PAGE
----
- Eric Kwakkel has collected some excellent images of various ways parchment "goes bad," to complement equally excellent explanatory text.

- Brandon Butler writes about the new round of GSU copyright litigation in "Transformative Teaching after GSU."

- Ben Breen has a blog post at The Paris Review about his experience at RBS this summer.

- A deal was reached this week that will keep a Barnes & Noble open in the Bronx for at least the next two years.

- The Guardian highlights the new Cambridge University Library exhibition Private Lives of Print.

- Simon Beattie highlights a German pamphlet from 1930 advertising a "bibliotour" to the northeastern United States.

- Caroline Duroselle-Melish has been named the Andrew W. Mellow Curator of Early Modern Books and Prints at the Folger Shakespeare Library.

Sean Quimby has been appointed Director of the Rare Book & Manuscript Library (RBML) at Columbia University.


- Jill Lepore's The Secret History of Wonder Woman; reviews by Etelka Lehoczky for NPR, Dwight Garner in the NYTimes, Carol Tavris in the WSJ, and Laura Hudson in the LATimes.

- Charlie Lovett's First Impressions; review by B.L. Clark at The Exile Bibliophile.

- Lucy Worsley's The Art of the English Murder; review by Sara Paretsky in the NYTimes.

- Laura Auricchio's The Marquis: Lafayette Reconsidered; review by Jonathan Yardley in the WaPo.

- Roger Clarke's Ghosts: A Natural History; review by Patrick McGrath in the NYTimes.

- Peter Wright's The Copyright Wars; review by Louis Menand in The New Yorker.

- Mark Hallett's Reynolds: Portraiture in Action; review by Norma Clarke in the TLS.

- Andrew McConnell Stott's The Poet and the Vampyre; review by Maxwell Carter in the NYTimes.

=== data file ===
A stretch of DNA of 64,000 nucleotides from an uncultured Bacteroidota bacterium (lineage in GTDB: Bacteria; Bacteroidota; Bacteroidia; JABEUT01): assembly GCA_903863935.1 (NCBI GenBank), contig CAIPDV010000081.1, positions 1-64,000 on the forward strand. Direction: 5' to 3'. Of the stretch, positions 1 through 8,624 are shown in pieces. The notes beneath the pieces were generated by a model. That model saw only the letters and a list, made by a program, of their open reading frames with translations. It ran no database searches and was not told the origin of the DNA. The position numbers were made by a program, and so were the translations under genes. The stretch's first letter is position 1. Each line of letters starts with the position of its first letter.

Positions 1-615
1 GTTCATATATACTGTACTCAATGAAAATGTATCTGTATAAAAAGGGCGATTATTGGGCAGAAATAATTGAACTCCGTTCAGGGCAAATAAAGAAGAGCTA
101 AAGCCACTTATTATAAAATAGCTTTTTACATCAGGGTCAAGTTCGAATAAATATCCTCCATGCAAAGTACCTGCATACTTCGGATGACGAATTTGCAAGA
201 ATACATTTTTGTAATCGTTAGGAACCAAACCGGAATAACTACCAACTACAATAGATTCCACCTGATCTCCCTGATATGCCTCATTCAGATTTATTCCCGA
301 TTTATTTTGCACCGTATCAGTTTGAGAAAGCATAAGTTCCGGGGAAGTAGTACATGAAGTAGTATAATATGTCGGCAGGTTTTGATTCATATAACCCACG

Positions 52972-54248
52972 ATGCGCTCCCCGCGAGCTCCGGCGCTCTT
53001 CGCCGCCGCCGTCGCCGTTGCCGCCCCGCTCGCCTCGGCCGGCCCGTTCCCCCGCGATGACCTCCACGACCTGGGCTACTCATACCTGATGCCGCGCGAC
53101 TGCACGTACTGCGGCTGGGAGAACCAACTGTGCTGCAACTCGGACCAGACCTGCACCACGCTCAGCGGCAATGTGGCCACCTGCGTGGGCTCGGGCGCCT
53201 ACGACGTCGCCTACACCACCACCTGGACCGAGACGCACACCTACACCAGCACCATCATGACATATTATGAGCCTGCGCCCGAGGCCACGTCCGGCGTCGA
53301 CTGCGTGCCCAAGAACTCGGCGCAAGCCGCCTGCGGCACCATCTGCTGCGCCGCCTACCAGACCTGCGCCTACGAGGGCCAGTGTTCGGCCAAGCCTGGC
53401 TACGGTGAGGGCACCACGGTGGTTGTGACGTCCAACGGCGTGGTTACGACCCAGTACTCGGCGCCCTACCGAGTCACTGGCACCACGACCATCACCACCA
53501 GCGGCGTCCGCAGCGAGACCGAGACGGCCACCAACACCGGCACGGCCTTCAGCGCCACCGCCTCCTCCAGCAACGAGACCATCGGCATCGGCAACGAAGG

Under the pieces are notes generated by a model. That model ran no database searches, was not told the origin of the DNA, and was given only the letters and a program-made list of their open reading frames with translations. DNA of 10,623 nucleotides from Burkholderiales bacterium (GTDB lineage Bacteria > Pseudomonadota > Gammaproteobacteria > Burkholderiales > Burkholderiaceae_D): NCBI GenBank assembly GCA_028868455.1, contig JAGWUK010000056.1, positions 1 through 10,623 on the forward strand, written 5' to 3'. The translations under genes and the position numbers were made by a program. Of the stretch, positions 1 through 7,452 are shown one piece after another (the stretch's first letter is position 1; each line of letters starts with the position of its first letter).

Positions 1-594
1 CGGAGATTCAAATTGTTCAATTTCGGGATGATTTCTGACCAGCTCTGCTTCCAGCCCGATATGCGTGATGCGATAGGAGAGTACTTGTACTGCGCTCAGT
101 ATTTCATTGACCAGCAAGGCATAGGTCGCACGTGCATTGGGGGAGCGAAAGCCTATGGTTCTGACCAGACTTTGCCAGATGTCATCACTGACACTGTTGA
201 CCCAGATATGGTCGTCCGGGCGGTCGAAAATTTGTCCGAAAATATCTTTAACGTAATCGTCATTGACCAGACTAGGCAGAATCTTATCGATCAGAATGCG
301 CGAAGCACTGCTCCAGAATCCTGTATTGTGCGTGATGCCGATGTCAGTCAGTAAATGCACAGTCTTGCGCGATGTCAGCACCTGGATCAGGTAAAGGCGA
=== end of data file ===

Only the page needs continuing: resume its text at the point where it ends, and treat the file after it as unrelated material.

Sunday, October 19, 2014

Links & Reviews

- Erik Kwakkel and Giulio Menna have launched a new website, Quill: Books Before Print.

- Philip Palmer writes on the Clark Library blog (The Clog) about manuscript captions added to early woodcuts and engravings.

- The 11th Circuit Court of Appeals has partially reversed the GSU e-reserves decision handed down in May 2012. Jen Howard has a thorough report in the Chronicle. The appeals court found that the lower court judge had incorrectly weighed the four factors used to gauge fair use and returned the case for further examination. More on this decision from Kevin Smith.

- The Friends of Bangor Public Library have recognized collectibles dealer Paul Zebiak for his role in returning stolen posters and photographs to the library. Insider thief Russell Graves is serving a six-month jail sentence for the thefts.

- A new open-access journal of special collections, The Reading Room, launched this week.

- There's a report in the NYTimes about 14th-century birch-bark documents found in mud near Novgorod. More than a thousand such documents have been uncovered so far.

- A 31-year-old Bethesda, MD woman, Christina Wimmel, pleaded guilty to the theft of rare books worth more than $30,000 from her neighbor, collector-dealer Julia Jordan. Wimmel was sentenced to probation and the payment of restitution.

- The shortlist for this year's National Book Awards were announced this week.